DUI Charges Are Serious. You Need the Best Legal Help Available to Give You the Best Chance to Beat Your Case.
If you refuse the test, you are punished more harshly by the Department of Motor Vehicles.
If you take the test and fail, this evidence will be used against you in court. What if you only had a couple of drinks and still fail? You might wonder if the results of your test gave you a false positive reading. In this situation, what do you do?
Call Tom Petersen and his team with Petersen Criminal Defense Law right away if you have DUI charges after taking a breathalyzer. Tom will analyze your case to find the key to a successful defense.
Breathalyzer False Positive Causes
Breathalyzer tests are just like any other scientific test. The test must be reliable to have any evidentiary value. But breathalyzer tests are done by machines, and machines don’t always work correctly.
Because they are fallible, breathalyzers can give a false positive test. And since the readings of these fallible machines can cause you to lose your freedom, you need someone in your corner who can challenge the result of a defective test.
What Can Cause a False Positive Breathalyzer Test?
One common reason for a false positive breathalyzer test is alcohol that lingers in your mouth. Saliva usually helps digest residual mouth alcohol within a couple of minutes.
However, alcohol can end up in your mouth after drinking when you regurgitate, have acid reflux, hiccup, belch, burp, chew gum, or vomit. Smoking can bring alcohol into your mouth and get it trapped there as well.
A person wearing dentures or who has other dental work can get a false positive test because alcohol can become trapped in dental fixtures. When the person with dental work blows into the breathalyzer, that can release the trapped mouth alcohol.
When the machine reads the alcohol levels as you exhale it cannot tell the difference between alcohol coming from your lungs or from your mouth—resulting in a false positive breathalyzer result.
How Does a Breathalyzer Work?
Breathalyzer tests measure the amount of alcohol in your blood. But the machine should read the alcohol contained in the depths of your lungs and not your mouth, throat, or esophagus. Air from the deepest part of your lungs gives the most accurate reading.
To understand how breathalyzers work, you should know a little bit about what happens when you consume alcohol. When you drink, the alcohol you consume becomes absorbed into your bloodstream.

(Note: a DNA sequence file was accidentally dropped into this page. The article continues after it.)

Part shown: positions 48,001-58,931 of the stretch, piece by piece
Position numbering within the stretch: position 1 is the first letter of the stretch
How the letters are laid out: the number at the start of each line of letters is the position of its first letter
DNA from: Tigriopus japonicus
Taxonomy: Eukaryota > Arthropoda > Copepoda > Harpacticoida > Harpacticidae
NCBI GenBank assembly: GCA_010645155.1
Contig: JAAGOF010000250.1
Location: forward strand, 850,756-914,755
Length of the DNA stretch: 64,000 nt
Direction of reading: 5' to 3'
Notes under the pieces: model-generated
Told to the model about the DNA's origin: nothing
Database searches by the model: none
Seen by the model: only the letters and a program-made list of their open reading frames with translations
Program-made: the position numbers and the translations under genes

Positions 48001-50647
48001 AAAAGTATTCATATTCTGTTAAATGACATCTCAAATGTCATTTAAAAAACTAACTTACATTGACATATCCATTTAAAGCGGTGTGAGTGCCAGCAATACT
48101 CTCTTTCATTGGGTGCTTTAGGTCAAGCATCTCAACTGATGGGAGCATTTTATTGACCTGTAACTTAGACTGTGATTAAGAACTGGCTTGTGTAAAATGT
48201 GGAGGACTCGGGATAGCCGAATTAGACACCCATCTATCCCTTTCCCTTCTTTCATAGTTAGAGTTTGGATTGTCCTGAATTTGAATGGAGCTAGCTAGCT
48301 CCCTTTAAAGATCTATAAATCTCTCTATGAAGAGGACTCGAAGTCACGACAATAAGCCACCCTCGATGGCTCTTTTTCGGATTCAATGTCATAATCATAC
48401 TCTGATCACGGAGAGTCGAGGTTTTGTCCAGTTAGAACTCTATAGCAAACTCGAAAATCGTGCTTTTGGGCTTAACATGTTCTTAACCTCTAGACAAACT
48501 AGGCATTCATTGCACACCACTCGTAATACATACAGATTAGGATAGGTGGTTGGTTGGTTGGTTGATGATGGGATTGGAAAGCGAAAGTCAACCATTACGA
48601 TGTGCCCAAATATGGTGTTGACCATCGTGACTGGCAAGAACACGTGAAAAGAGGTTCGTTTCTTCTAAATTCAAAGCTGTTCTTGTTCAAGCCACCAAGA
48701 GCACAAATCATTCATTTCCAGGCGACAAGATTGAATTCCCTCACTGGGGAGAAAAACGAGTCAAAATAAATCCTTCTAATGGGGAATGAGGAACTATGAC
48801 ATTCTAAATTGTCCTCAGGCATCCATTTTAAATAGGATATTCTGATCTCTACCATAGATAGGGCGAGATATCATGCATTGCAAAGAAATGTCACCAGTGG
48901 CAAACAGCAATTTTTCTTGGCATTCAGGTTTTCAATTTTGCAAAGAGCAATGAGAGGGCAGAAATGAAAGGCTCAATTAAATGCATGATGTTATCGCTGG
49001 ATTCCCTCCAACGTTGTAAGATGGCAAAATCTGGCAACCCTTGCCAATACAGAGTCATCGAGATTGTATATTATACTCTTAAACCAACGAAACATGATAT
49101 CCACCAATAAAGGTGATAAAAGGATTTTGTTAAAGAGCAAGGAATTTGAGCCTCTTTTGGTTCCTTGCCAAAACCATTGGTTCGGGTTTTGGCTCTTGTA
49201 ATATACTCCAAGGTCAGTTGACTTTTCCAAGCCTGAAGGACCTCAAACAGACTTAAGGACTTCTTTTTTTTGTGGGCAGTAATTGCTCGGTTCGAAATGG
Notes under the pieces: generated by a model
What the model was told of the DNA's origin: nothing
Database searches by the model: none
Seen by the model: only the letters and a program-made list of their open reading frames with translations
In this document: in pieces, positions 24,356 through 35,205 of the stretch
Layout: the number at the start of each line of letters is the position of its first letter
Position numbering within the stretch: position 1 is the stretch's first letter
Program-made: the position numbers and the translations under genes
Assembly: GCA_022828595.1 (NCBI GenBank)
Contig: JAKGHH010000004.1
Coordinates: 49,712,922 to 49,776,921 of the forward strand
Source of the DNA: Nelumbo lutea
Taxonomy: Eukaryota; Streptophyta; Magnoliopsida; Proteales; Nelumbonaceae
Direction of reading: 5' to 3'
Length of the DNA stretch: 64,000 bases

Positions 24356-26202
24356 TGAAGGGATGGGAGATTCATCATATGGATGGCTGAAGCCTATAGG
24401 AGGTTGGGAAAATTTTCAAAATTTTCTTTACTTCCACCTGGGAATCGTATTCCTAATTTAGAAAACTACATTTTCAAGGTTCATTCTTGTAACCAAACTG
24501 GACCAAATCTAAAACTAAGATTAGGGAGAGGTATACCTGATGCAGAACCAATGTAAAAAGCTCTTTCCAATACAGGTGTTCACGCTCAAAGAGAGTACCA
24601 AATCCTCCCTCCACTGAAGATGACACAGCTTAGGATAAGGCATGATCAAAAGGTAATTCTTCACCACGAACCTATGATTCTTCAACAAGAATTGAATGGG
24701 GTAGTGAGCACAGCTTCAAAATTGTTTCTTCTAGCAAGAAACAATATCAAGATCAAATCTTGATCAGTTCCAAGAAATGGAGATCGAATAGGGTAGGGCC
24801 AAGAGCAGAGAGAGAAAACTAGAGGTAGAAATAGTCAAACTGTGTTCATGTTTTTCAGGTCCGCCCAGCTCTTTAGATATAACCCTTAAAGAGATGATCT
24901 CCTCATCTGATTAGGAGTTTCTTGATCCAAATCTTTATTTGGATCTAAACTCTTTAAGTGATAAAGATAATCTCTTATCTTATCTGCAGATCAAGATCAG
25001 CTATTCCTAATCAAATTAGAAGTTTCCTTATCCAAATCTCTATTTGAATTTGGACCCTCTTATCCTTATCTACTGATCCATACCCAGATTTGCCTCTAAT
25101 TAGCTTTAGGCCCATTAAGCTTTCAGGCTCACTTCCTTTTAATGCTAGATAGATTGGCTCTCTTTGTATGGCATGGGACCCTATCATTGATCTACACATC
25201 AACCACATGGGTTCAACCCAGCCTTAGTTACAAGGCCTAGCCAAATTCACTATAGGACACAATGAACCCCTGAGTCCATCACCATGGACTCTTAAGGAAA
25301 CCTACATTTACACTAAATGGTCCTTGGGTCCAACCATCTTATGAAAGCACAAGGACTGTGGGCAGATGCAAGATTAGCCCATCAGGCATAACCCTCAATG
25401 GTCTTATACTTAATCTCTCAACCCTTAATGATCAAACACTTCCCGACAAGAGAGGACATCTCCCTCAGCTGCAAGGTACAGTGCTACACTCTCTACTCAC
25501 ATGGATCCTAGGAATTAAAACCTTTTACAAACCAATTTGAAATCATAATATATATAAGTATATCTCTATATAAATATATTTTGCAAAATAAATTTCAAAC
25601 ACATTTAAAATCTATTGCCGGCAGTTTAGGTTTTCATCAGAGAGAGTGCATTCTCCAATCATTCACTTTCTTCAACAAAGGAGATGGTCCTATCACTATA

Your circulatory system carries the blood into your lungs. When you breathe, the air you inhale oxygenates your blood. The blood settles in air sacs in your lungs. Then the heart pumps the freshly oxygenated blood to your body.
Alcohol molecules do not remain in the blood when they enter your lungs. Alcohol molecules from your blood are volatile. As a result, they escape into your breath. When you exhale, the alcohol molecules leave your lungs and travel through your mouth and nose. Breathalyzers measure the amount of alcohol leaving your lungs.
A Breathalyzer False Positive Can Result in Your Arrest
After the breathalyzer machine reads the alcohol in your breath, it translates the amount of alcohol molecules it detects into a reading called Blood Alcohol Concentration, or BAC.
Nebraska law says that a person operating a vehicle while having eight-hundredths of one gram weight (0.08) of alcohol per 210 liters of breath is guilty of DUI.
You might know that 0.08% is what people call the “legal limit.” Because Nebraska law prohibits a person from driving with a BAC of 0.08% or higher if your reading is over this amount the police will charge you with DUI.
Why Is it Important to Contest the Breathalyzer Tests?
Nebraska is an implied consent state. That means you consent to take a breathalyzer or another chemical test simply by driving in the state. Refusing the chemical test is a crime. On top of facing possible criminal charges for refusing the test, you will suffer an administrative license suspension as well.
With the help of an experienced Nebraska DUI defense lawyer, you might have a winning defense to your DUI charge. The officer who gives you the breathalyzer has rules to follow. They must watch you closely for 15 to 20 minutes before administering the test.
The officer has to watch you to see if you belch, vomit, chew gum, eat, or hiccup before taking the test. This procedure is designed to make sure you have no residual mouth alcohol that could invalidate the results.
These tests are not foolproof. There are other questions that need to be answered, and issues that should be looked at to determine if your test was properly given. A seasoned defense attorney knows how to present your case to raise the question of whether the officer properly administered the test.
They can also challenge whether or not the machine was properly maintained by the department. Was it routinely calibrated for accuracy? Did the officer ensure that you provided an adequate test sample? Did they screen you to see if you had a medical condition that could alter the results?
Fighting your case on these grounds, and others could give you a chance to beat your DUI charges.
Call Nebraska DUI Defense Attorney Tom Petersen Today if You Want to Know More About What Can Cause a False Positive Breathalyzer Test
Nebraska DUI defense lawyer Tom Petersen and his team with Petersen Criminal Defense Law are ready to fight for justice on your behalf. Tom has over 25 years of criminal defense experience that he could use to help you.
As a member of the National Advocacy for DUI Defense organization, Tom continues to expand his skills and knowledge to better serve his clients. The results speak for themselves. Tom’s peers recognized him as one of the top 50 out of 5,000 criminal defense lawyers in Nebraska.
Call 402-509-8070 right now to get Tom working on your DUI case.